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Lady Gudrun

Right-wing extremists gain in Church Election

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Sunday's Church Election has given a major boost to the extreme right-wing Sweden Democrats.

 

In percentage terms, the party has more than doubled its support, while the established parties fell back.

 

In 2001 the Sweden Democrats took two seats on the Church Assembly, with 0.8% of the votes. Now, with 95% of the votes counted, the Sweden Democrats look certain to have increased that figure to 1.7%, translating to 4 seats.

 

"We are quite satisfied," commented party chairman Mikael Jansson, who admitted that he was hoping for 2-3% of the vote.

 

The Social Democrats campaigned hard to get their voters to the polling booths to stop the Sweden Democrats.

 

But Michael Jansson said he believes that the campaign could, in fact, have backfired for the Social Democrats.

 

"Many of their voters are quite close to us and actually have no interest in stopping us. [The Social Democrat campaign] could also have helped to get our voters out," he said.

 

Jansson said that the Sweden Democrats see the Church Election as a springboard to parliament.

 

"There's still a fair way to go but 4% is definitely attainable," he said. 4% support is the threshold for a party to take seats in parliament. In recent opinion polls, both the Greens and the Christian Democrats were hovering around that mark.

 

The Social Democrats' party secretary Marita Ulvskog told TT that if the Sweden Democrats are to be held back, all the established parties must clearly show that it is not a political party like the others. Above all, she criticised the Liberals (Folkpartiet) which she believes has legitimised the Sweden Democrats.

 

"They have actually engaged in direct debate with representatives of the Sweden Democrats and other parties on the far right," said Ulvskog.

 

The Social Democrats have lost support in the Swedish Church since 2001, along with the Moderates and Christian Democrats.

 

"I can only say that the established parliamentary parties as a whole have slipped back," said Lars Friedner, general secretary of the Swedish Church.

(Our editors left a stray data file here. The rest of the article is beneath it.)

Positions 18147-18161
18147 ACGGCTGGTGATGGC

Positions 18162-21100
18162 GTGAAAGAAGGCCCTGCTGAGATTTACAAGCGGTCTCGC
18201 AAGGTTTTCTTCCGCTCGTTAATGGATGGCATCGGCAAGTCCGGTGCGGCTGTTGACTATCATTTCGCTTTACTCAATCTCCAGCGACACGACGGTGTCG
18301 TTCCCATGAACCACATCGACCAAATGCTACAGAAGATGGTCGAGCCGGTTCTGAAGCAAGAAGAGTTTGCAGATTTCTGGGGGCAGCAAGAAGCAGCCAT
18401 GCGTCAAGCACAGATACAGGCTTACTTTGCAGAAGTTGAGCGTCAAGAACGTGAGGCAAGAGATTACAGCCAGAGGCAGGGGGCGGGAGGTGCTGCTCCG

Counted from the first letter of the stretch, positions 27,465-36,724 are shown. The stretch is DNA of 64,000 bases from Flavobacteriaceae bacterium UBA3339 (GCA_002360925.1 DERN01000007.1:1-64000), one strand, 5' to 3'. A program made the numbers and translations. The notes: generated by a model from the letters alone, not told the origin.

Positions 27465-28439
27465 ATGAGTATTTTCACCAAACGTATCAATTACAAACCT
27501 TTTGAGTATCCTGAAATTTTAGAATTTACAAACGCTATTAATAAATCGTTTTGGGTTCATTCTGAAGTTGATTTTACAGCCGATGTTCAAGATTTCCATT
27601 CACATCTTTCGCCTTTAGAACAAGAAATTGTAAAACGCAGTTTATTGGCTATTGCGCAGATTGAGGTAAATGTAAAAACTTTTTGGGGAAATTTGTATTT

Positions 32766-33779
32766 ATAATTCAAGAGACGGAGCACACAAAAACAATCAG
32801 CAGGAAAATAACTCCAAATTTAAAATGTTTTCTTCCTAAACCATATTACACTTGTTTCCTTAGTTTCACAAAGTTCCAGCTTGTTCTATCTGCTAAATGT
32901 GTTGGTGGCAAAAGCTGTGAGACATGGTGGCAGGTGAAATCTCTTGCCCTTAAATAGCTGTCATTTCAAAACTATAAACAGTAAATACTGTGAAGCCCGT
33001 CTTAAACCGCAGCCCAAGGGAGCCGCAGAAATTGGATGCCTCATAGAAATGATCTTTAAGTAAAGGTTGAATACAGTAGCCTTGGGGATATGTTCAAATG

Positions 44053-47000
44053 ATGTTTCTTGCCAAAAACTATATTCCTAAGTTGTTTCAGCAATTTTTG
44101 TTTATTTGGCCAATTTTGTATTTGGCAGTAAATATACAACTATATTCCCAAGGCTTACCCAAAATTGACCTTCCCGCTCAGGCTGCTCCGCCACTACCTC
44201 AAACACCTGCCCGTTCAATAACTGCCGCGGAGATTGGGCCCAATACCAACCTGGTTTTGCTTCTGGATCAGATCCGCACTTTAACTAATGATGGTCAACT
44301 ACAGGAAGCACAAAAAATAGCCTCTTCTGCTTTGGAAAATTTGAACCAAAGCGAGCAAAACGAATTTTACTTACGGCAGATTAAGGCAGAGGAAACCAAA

The Church Election is held every four years and has traditionally had low voter turnout. In 2001 the turnout rose to 14.2% from 10.8% in the previous election. But this year turnout has shrunk again, to 11% of the 5.8 million Swedes who were entitled to vote.

 

 

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Good Afternoon To You, My Gentle Friends,

 

In an election, people who are entitled to vote, do so with their own choices in mind . . .

 

With proper support, the chosen party wins . . .

 

That is the way elections are supposed to be held . . .

 

Have a most thoughtful afternoon . . . forthwith . . .

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Good Morning To You, My Gentle Friends,

 

I would assume that His Majesty of Stormark would be the one who could best answer the question of Swedish Government??? . . .

 

I am not sure . . .

 

Have a most thoughtful morning . . . forthwith . . .

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Nathan,

 

You see... it's a bit complicated, but I'll do my best to answer. About 70% of the Swedish population is a member of the Swedish Church (only about 3% of the total Swedish population go to any church (not necessarily the Swedish Church) more than five times a year). And the Church's "legislature" which decides what kind of theology the Church shall approach, together with the administrative stuff of the Church, is elected by its members.

 

So about 5.6 million people were entitled to vote. Only about 11% of all people entitled to vote did vote... Haha. So much for democracy.

 

I'm glad I'm not a member of the Church. Such a big mess it is.

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Good Evening To You, My Gentle Friends,

 

* Drum-Roll, Please!!! * . . .

 

Sir Vali to the Resue!!! . . .

 

Thank You, Indeed, Sir Vali!!! . . .

 

What WOULD we do without You??? . . .

 

Have a most thoughtful evening . . . forthwith . . .

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